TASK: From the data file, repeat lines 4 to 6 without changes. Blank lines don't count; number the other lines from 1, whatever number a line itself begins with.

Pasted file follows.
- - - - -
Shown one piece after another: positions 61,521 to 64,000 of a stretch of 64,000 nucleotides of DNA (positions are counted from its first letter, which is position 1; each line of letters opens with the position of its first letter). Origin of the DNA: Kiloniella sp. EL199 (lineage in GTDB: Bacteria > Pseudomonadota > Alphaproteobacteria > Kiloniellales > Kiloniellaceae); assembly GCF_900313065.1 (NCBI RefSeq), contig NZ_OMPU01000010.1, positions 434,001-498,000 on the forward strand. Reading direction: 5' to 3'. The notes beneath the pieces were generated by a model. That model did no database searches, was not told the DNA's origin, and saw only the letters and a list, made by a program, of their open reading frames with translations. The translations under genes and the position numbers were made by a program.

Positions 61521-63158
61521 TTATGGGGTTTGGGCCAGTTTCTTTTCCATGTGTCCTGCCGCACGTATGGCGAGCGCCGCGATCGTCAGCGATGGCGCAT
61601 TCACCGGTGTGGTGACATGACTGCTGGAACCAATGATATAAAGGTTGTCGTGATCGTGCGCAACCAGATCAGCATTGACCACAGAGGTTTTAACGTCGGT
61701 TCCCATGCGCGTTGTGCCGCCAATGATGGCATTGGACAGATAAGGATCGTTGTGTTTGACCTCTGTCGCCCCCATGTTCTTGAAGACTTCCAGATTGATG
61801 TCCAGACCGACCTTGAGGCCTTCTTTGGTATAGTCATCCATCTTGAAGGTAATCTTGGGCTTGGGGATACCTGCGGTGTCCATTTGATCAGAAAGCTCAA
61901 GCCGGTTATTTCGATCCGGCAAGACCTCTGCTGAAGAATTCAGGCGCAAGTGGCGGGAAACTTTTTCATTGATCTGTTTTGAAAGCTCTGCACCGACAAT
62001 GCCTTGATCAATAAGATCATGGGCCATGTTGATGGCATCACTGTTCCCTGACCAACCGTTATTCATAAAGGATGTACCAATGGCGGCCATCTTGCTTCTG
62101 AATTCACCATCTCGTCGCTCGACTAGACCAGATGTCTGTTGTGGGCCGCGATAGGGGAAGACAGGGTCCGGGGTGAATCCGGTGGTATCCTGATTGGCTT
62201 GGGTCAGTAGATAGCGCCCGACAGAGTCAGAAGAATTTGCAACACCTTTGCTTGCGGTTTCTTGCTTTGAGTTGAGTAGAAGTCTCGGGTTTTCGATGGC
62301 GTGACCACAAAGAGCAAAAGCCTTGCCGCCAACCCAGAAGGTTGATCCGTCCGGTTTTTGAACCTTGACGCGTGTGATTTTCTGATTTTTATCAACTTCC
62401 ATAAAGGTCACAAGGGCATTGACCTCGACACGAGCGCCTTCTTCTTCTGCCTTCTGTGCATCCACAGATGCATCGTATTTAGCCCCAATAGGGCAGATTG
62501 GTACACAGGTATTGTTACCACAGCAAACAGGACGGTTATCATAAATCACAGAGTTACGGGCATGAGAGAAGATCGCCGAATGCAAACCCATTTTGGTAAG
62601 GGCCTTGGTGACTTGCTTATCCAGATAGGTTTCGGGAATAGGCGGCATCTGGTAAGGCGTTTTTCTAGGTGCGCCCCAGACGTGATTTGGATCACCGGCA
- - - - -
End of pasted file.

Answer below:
61601 TCACCGGTGTGGTGACATGACTGCTGGAACCAATGATATAAAGGTTGTCGTGATCGTGCGCAACCAGATCAGCATTGACCACAGAGGTTTTAACGTCGGT
61701 TCCCATGCGCGTTGTGCCGCCAATGATGGCATTGGACAGATAAGGATCGTTGTGTTTGACCTCTGTCGCCCCCATGTTCTTGAAGACTTCCAGATTGATG
61801 TCCAGACCGACCTTGAGGCCTTCTTTGGTATAGTCATCCATCTTGAAGGTAATCTTGGGCTTGGGGATACCTGCGGTGTCCATTTGATCAGAAAGCTCAA